We are not convinced that this is a legitimate public interest. Municipal officers are no different from any other citizens who may be forced to travel in order to defend lawsuits in counties other than where they reside. Furthermore, Pa.R.C.P. 2103(b) does not provide for the situation where there are multiple defendants involved, some of whom may only be amenable to service in a county other than where a defendant-political subdivision is located. Mrs. Peaceman argues that this is when Pa.R.C.P. 1006(c) applies. This rule provides in part:
"(b) Actions against the following defendants, except as otherwise provided in Subdivision (c), may be brought in and only in the counties designated by the following rules: . . . political subdivisions, Rule 2103; . . . corporations and similar entities, Rule 2179.
(c) An action to enforce a joint or joint and several liability against two or more defendants, except actions in which the Commonwealth is a party defendant, may be brought against all defendants in any county in which the venue may be laid against any one of the defendants under the general rules of Subdivisions (a) or (b)." (Emphasis supplied.)
The recognized policy behind this rule is to avoid multiplicity of suits. 1 Goodrich-Amram 2d § 1006(c):1 (1976).
The application of Rule 1006(c) to a situation such as the instant one raises the question of the meaning of the word "Commonwealth" within that rule. Mrs. Peaceman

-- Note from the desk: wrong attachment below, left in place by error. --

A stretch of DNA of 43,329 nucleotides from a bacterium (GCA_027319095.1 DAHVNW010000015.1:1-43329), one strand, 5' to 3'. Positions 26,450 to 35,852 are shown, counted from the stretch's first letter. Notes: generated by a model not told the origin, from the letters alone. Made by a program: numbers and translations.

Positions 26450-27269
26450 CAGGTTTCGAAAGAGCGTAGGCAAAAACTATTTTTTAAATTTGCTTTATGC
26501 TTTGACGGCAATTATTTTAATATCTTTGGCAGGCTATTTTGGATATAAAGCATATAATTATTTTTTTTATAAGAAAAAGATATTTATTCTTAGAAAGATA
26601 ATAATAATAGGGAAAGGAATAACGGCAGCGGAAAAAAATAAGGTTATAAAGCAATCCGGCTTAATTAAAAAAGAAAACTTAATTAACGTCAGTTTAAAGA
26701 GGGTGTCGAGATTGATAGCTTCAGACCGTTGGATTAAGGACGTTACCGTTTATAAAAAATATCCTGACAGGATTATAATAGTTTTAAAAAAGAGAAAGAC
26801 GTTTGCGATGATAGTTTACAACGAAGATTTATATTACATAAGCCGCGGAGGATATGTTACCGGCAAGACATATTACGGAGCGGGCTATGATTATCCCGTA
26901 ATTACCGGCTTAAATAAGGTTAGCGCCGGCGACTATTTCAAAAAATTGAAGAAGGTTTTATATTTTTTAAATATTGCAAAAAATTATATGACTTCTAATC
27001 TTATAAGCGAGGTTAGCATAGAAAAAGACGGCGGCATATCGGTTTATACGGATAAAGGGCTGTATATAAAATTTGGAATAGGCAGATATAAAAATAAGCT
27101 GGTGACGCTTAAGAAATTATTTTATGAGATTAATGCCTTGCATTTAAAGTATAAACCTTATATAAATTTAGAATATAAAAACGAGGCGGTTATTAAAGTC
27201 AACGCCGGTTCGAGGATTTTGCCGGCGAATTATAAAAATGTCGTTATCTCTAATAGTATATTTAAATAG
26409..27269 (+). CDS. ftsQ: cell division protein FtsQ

[ 272 Pa. Super. Page 572]
argues that the legislature recognizes the distinction between a political subdivision and the Commonwealth since various rules separately refer to either a political subdivision or the Commonwealth. Following this logic, if the legislature intended to include a political subdivision in the exception to the application of Rule 1006(c), it would have specifically done so. Instead, only the Commonwealth is excepted from the application of Rule 1006(c), and in the multiple defendant situation a political subdivision may be sued in a county other than where it is located. We find this interpretation persuasive in that it will effectuate the purpose behind Rule 1006 which is to "prevent the unnecessary splitting of causes of action because venue might otherwise be unobtainable in the county of a co-defendant." Ro-Med Constr. Co., Inc. v. Clyde M. Bartley Co., Inc., 239 Pa. Super. 311, 315, 361 A.2d 808, 810 (1976).
The instant case is different from United States Cold Storage Corp. v. Philadelphia, 427 Pa. 624, 235 A.2d 422 (1967), on appeal after remand, 431 Pa. 411, 246 A.2d 386 (1968). In that case an action originally filed in Philadelphia, the defendants were the City of Philadelphia and the General State Authority. It was statutorily established*fn2 that the General State Authority is an "instrumentality of the state" and could only be sued in Dauphin County pursuant to Pa.R.C.P. 1503(c).*fn3 However, under Pa.R.C.P. 2103(b), the City of Philadelphia could only be sued in Philadelphia County. The Supreme Court held that since the Commonwealth was a party to the suit through the General State Authority, the exception to Rule 1006(c) applied
[ 272 Pa. Super. Page 573]
and suit was brought in Dauphin County to avoid ...